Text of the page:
It was 60 years ago almost exactly – May 22, 1956 – that NBC unveiled its famous peacock logo to highlight the wonders of a color television set. All these decades later, if another creature can encapsulate the powers of online news upstarts, it might as well be the iguana. From Dave Weigel’s Washington Post profile of The Young Turks co-founder and main on-air man Cenk Uygur:
“In the old days, TV had a lot of power, but that’s shifting now,” Uygur said in an interview at TYT’s Culver City headquarters, a former bar that’s home to two fully outfitted studios, a shelf of awards and an iguana mascot – Mayaguana – who just showed up one day. “So we’d better figure out how to use that power for the issues we care about, because cable TV is worse than propaganda. It’s marketing for the rich and powerful.”
We’re not sure what would happen in a zoo setting if a peacock was thrown into the same pen as an iguana. Perhaps some expert can educate us in the comments.
But we do know, as longtime chroniclers of the TYT Network, what occurs metaphorically in the TV news business. Katie Couric winds up at Yahoo; Brian Williams becomes a social-media punching bag; and Lester Holt holds on to the 25-to-54 demo lead the same way that TYT caters to the 13-to-24’s. (April comScore stats placed TYT Network at the top in a number of U.S. measurement categories, well ahead of CNN Politics, Salon, Fox News Politics and MSNBC.)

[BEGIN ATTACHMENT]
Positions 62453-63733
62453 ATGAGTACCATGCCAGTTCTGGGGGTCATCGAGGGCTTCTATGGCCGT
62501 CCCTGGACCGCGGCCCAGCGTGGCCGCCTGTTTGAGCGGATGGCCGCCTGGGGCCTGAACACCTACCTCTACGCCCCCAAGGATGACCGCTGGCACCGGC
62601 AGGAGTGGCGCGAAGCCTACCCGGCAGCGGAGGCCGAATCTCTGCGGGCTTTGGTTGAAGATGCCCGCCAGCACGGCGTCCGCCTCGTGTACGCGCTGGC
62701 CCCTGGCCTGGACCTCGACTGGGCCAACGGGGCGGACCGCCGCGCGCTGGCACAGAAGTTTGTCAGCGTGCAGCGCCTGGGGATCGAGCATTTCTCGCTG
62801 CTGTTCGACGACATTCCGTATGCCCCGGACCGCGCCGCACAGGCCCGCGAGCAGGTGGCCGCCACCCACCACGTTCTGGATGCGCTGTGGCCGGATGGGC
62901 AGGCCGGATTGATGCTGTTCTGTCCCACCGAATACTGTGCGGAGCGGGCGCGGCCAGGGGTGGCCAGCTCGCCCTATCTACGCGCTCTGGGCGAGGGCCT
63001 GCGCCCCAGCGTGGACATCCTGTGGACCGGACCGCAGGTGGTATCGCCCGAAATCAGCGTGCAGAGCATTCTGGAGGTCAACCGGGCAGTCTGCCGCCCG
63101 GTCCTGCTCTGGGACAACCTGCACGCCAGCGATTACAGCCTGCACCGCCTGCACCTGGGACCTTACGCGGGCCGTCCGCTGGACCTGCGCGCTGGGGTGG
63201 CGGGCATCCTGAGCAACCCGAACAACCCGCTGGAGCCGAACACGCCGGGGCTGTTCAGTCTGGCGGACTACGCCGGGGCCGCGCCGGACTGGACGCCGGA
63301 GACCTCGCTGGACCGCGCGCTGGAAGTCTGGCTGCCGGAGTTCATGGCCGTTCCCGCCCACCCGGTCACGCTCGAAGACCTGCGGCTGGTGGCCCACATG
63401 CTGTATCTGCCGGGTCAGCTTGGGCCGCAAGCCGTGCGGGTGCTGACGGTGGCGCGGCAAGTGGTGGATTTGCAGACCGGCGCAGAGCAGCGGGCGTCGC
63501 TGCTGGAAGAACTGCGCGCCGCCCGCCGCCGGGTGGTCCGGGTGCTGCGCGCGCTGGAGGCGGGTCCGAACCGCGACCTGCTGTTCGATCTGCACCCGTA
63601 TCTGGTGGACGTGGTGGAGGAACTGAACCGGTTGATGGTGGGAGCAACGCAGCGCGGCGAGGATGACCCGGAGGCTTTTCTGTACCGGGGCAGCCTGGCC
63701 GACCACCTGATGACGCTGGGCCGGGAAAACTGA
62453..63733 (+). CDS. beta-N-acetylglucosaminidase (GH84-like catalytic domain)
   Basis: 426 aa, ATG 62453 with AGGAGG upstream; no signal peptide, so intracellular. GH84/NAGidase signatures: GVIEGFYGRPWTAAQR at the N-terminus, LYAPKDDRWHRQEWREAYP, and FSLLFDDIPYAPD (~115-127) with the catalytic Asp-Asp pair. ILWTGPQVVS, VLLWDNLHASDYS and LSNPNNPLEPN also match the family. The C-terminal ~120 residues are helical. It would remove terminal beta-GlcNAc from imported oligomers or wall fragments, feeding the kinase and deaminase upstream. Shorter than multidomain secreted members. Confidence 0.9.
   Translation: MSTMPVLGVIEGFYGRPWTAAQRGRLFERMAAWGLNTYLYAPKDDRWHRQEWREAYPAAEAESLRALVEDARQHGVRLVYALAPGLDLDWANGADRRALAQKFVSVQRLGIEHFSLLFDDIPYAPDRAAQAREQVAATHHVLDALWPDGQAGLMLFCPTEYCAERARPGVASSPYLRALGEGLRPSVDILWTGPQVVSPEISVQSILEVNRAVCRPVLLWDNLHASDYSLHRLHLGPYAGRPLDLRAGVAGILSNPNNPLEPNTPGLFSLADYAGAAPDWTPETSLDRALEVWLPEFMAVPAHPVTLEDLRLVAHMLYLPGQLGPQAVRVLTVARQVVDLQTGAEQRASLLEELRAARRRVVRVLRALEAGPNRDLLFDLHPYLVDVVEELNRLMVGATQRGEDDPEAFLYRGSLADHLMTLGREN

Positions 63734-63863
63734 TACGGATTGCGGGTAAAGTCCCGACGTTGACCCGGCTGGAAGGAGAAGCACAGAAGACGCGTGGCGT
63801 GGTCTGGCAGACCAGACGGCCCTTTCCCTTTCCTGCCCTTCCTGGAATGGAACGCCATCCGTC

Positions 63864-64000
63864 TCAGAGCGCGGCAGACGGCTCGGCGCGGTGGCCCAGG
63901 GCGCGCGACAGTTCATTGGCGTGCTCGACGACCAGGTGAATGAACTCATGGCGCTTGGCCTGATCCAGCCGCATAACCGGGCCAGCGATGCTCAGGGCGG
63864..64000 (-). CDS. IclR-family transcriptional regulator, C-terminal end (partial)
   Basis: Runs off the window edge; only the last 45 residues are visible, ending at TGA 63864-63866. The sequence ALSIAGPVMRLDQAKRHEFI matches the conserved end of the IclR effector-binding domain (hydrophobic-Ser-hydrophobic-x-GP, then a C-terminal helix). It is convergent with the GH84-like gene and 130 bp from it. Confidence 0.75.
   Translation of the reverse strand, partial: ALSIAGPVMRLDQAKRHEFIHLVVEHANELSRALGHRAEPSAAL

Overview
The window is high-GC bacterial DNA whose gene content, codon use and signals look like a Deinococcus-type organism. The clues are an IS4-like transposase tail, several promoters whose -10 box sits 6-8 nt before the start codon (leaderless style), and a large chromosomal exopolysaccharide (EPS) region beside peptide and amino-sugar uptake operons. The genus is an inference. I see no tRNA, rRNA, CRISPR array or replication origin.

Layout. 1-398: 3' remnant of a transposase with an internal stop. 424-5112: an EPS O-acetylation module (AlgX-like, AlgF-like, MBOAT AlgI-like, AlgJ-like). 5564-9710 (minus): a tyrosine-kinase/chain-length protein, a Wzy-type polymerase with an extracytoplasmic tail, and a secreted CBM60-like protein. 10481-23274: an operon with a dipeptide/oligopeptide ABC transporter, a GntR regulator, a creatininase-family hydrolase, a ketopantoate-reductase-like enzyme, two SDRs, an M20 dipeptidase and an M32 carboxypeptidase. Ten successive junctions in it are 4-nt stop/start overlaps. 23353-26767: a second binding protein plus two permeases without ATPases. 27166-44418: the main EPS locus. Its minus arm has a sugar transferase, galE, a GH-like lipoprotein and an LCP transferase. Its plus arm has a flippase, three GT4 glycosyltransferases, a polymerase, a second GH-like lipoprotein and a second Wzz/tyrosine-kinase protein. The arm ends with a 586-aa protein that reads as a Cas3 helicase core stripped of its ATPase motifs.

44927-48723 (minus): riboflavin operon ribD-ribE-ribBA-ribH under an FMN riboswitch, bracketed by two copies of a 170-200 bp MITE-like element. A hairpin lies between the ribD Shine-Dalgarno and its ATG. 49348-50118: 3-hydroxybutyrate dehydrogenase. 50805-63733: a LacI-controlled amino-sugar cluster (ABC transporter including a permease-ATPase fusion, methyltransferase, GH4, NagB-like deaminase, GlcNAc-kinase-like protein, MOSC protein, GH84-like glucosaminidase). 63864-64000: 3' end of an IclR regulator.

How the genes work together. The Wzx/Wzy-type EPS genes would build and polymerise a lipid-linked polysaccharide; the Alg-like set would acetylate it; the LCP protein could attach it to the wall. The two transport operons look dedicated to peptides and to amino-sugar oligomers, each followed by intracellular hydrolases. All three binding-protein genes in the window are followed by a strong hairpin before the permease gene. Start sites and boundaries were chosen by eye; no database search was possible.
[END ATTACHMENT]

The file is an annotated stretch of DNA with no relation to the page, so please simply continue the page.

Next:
National political correspondent Weigel revisits, with interesting detail, Uygur’s pivotal decision moment at MSNBC. And on this holiday weekend, the article, thanks to an equal focus on Bernie Sanders, is off and scrolling with hundreds of reader comments at press time, such as this one:
FaithBK: I am so f’in tired of smug media columnists (it’s a stretch to call them “reporters”) dismissively referring to the millions of people who support – not JUST Senator Sanders, but the positions he’s articulating – as “followers”, “Sanders-Philiac” or “Sanders – Obsessed”. Then when large swatches of the voting public call you for the B/S, you turn around and mock that. What you fail to address is that members of your club (Amy Goodman, John Nichols, Matt Taibbi, Glenn Greenwald) agree with the assessment that the corporate-owned media has failed. The endless efforts of dime a dozen media outlets to create their own memes, reframe the discussion and cherry-pick what is reported as well as how it is reported is patently obvious. So, too , is the shameful fact that network news frequently gives us political guest “commentators” without bothering to identify who is paying these people. And yes, whether or not you place the word corporate in quotes, when you are a corporate-owned media outlet, that is in fact what you are…